In Providence, Snow-Covered Sidewalks Put Lives at Risk
Karen McHugh, 51, was walking on Arcade Avenue in Seekonk outside of Providence Friday night after the snow storm.
Had the sidewalks been cleared along the thoroughfare she might still be alive. But McHugh was killed by a hit-and-run driver, and authorities said street conditions might have contributed to the crash.
“Police say the snow may have played a factor,” reported local TV station WPRI. “Neighbors say the sidewalks were packed with snow and were only cleared after the hit and run.”
Jef Nickerson at Greater City Providence says this is not a new story, but one the region sees with some degree of regularity:
This is exactly what we feared would happen when we started documenting uncleared sidewalks through the #PVDsidewalks hashtag on Twitter.
Unfortunately this is not an isolated incident, in 2011 George Adams, IV was struck and killed by a driver who also fled the scene. Haley Mckee who killed Adams was eventually arrested by police. In 2013 a reader documented poor conditions on North Main Street and of course North Main Street features heavily in the #PVDsidewalks photos this year. And in 2009 we wrote about people dying.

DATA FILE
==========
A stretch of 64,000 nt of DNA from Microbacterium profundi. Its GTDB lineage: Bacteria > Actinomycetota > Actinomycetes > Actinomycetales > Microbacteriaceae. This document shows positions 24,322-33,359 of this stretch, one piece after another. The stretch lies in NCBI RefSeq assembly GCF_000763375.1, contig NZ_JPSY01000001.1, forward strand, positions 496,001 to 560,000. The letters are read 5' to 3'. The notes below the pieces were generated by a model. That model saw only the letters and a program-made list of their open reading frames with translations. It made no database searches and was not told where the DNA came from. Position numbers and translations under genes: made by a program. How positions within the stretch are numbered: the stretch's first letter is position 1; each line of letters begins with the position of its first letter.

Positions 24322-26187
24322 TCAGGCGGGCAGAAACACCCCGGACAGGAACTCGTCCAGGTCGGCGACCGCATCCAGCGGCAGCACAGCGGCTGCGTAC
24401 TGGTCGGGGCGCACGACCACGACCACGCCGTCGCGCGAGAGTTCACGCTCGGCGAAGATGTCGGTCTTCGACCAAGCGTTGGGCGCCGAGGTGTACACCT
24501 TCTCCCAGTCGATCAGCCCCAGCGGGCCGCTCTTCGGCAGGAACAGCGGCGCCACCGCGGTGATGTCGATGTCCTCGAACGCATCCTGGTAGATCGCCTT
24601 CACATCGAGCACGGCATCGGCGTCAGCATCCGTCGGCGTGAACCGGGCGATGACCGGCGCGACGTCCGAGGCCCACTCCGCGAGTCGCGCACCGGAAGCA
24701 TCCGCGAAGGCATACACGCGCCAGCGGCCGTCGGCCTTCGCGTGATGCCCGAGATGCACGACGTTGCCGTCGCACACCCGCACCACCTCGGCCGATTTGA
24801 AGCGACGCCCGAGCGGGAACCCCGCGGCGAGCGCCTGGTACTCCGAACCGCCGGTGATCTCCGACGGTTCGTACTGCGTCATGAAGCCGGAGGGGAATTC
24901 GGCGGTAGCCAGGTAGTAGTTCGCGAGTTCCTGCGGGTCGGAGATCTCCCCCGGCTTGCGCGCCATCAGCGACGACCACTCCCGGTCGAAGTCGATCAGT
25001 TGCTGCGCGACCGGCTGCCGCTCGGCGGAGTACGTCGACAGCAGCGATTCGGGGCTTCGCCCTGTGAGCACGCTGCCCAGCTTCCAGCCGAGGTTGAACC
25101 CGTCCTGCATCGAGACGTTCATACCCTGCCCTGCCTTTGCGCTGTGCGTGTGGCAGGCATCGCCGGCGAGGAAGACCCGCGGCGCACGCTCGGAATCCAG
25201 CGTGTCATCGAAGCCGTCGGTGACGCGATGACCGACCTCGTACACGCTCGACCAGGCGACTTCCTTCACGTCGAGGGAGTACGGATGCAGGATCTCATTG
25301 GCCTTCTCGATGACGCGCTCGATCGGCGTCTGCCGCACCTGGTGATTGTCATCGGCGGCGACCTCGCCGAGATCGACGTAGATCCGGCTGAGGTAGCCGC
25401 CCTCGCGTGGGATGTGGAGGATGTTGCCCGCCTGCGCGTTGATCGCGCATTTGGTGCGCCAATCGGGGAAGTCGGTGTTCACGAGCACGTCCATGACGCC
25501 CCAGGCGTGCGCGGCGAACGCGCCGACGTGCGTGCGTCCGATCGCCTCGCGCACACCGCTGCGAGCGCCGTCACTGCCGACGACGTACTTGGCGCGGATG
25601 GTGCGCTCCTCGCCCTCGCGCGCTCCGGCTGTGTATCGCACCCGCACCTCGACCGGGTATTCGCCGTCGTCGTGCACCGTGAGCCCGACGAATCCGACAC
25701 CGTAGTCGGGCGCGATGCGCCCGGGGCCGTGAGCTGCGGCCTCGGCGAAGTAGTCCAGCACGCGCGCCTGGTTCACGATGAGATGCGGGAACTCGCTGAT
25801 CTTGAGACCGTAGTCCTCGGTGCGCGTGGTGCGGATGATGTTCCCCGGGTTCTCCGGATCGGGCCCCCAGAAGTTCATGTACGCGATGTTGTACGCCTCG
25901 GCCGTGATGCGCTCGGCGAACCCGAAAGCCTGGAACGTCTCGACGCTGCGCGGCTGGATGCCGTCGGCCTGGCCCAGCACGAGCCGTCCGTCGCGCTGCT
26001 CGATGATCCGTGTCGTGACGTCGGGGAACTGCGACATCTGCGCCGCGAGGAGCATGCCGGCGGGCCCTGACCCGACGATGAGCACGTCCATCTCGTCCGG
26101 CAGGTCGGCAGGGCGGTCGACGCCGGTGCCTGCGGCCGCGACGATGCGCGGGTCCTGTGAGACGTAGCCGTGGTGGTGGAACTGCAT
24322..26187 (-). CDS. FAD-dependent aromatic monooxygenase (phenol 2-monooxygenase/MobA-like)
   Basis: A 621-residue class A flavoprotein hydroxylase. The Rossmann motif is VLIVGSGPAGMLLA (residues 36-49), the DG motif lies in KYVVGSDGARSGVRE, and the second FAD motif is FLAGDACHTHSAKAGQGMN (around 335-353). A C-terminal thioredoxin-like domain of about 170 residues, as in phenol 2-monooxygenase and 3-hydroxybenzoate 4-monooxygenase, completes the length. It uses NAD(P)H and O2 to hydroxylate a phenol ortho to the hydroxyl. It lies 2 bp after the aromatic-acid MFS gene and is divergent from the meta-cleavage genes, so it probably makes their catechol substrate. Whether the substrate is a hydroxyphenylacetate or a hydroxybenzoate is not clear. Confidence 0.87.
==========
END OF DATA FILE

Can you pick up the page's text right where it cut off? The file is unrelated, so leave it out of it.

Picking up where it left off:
Every year we deal with these sidewalk conditions, and every year, people die while people who drive their cars seem to become more and more entitled and unable to deal with the fact that we live in New England and it snows. Someone started a Twitter fight with me insisting that the real problem was that streets were not returned to dry pavement yet and how dare I waste time worrying about sidewalks. The road in Seekonk was returned to dry pavement, and motorist were moving 35-40 mph on it, and Karen McHugh is dead.
Elsewhere on the Network today: John Edwards at Streets.mn laments that he’s forced to pay for a parking space he doesn’t use at his apartment complex. Broken Sidewalk explains Louisville’s recent disappointing decision to drop all its development standards, and for a Walmart no less. And Greater Greater Washington reports that transit use in Maryland is much higher than Governor Larry Hogan says it is.